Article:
7.10. Improving Object Identification

7.10.1. Matching Objects with Changeable Texts
7.10.2. Exact Matching with =
7.10.3. Wildcard Matching with ?=
7.10.4. Regular Expression (regex) Matching with ~=
7.10.5. Real (Multi-Property) Name Properties

When Squish records tests it uses object properties to uniquely identify each object. For each object that Squish identifies it creates an entry in the Object Map. Each entry is essentially a pair of names—a symbolic name (a unique string starting with a colon), and a real (multi-property) name (a braces enclosed space-separated list of property name–value pairs). When tests are run Squish reads the names in the test script as it encounters them and tries to match them to the corresponding application objects.

For properties that have normal values the matching is done on the string value. For properties that have object values (i.e., the value is the real name of another object), the matching is done using Squish's normal object lookup functionality.

Some properties can only be matched using exact matching, while others can use exact, wildcard, or regex matching. Those properties that can only use exact matching are the type property (on Squish for Web this is the tagName property), the basename property (on Squish for Java™), and any other properties whose values are object values (i.e., the names of other objects), e.g., the container and window properties. Note that in Squish for Web the className property is unusual in that its value is a list of strings (class names) and if we use exact matching the match will work if any of the element's class attribute's classes matches the one we have specified.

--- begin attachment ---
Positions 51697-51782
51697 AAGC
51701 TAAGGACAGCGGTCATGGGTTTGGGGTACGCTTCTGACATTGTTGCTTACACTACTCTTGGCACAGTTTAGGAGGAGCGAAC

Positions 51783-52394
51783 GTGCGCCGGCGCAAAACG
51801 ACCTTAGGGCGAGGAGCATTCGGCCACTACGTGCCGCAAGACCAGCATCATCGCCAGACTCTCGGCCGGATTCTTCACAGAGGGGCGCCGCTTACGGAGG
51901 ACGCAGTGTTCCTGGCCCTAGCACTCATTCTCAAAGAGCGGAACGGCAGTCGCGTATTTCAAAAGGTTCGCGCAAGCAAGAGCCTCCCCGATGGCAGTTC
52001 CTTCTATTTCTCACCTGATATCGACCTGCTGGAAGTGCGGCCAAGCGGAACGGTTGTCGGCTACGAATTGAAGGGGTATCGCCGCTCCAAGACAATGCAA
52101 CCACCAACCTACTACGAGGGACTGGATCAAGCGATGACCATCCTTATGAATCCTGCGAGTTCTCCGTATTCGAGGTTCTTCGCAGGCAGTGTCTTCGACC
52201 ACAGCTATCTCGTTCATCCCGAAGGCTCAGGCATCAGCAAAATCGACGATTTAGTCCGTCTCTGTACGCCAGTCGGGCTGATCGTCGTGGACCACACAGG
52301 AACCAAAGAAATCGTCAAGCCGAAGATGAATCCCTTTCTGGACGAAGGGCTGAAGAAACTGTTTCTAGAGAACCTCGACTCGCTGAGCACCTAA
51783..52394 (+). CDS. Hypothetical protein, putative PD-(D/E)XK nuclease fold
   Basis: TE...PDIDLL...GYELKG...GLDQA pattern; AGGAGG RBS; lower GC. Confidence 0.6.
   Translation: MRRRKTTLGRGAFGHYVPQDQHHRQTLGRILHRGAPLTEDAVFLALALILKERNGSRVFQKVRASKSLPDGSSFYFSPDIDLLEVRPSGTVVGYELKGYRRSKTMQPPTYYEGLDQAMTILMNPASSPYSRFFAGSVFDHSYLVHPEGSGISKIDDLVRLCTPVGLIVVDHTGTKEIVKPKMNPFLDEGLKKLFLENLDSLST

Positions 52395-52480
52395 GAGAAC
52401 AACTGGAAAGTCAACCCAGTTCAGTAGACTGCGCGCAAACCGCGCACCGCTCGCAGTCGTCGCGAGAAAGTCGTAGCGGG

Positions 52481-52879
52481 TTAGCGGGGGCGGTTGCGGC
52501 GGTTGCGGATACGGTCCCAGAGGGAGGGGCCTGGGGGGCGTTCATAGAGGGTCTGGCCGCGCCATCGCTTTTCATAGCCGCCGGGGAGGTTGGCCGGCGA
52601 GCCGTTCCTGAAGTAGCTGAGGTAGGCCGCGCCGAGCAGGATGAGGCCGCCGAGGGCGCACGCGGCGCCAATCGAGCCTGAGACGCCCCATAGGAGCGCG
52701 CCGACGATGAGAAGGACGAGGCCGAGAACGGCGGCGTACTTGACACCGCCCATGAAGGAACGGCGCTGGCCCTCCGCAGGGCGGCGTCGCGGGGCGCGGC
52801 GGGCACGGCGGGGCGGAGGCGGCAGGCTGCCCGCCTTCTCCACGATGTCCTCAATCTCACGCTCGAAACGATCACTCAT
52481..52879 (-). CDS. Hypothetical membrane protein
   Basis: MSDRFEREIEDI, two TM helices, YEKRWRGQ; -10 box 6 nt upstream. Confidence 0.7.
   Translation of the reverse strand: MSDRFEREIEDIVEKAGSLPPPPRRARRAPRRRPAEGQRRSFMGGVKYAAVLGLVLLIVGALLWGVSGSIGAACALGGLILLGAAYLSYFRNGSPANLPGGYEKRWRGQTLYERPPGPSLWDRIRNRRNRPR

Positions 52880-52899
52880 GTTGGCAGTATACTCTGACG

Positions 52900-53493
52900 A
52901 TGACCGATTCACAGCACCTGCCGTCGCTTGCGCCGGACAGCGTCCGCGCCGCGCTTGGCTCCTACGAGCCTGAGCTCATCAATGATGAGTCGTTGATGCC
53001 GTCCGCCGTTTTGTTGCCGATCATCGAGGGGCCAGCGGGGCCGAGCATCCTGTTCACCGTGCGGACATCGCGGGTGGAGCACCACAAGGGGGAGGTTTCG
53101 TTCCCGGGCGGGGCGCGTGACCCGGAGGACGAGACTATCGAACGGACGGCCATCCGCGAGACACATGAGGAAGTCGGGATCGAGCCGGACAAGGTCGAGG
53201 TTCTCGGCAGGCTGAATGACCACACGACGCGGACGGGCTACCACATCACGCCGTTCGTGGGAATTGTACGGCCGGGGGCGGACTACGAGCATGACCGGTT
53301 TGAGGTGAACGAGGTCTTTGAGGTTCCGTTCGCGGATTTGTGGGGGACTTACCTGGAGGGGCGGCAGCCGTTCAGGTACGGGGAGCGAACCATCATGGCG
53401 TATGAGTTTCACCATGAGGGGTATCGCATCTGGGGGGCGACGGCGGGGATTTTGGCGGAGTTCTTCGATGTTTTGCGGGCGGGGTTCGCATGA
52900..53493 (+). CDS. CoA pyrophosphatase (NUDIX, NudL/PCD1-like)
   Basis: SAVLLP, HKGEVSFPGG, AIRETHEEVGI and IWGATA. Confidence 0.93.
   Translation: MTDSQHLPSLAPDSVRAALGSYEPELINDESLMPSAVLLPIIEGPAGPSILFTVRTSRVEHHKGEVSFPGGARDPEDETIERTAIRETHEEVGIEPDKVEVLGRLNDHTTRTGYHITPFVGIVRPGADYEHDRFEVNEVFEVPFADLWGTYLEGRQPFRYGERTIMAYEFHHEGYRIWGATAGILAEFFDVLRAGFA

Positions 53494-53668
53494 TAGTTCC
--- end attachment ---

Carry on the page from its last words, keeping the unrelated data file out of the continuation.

[Tip]Java-specific

Since wildcard and regex matching are not supported for the type and basename properties it can be difficult to have identical test scripts that run on both Windows and Linux if there are Windows- and Linux-specific classes involved. The solution is to use the basename property and set it to the common base class that the platform-specific classes derive from. (This isn't an issue with other toolkits because even cross-platform ones like Qt use the same class names on all platforms.)

Starting with Squish 3.2, the syntax of multiple property (real) names has been enhanced to allow for more flexible matching of property values.

7.10.1. Matching Objects with Changeable Texts

One commonly encountered problem is that many applications change the texts used by some widgets. For instance, a button's text might change from Pause to Resume and back again, or the application might put the name of the current file or workspace in the main window's title bar caption. For example, lets assume that we have the following real name for a fictional MainWindow object in our application with the caption “UsefulApp v1.3 - July Sales.dat”:

{caption='UsefulApp v1.3 - July Sales.dat' type='MainWindow'}

This multiple property name will match the first object in the application which is of type MainWindow and whose caption matches the one shown above.

Such names work perfectly well in most situations and they are generated automatically when recording a test (see Object Name Generation (Section 7.12) for more information on that topic). Unfortunately, since the caption's text is variable it is vulnerable to changes—for example, if we start testing the 1.4 version of the application or if we want to switch to testing a different data file. In either of these cases the caption text will change, and any existing tests that rely on it will now fail.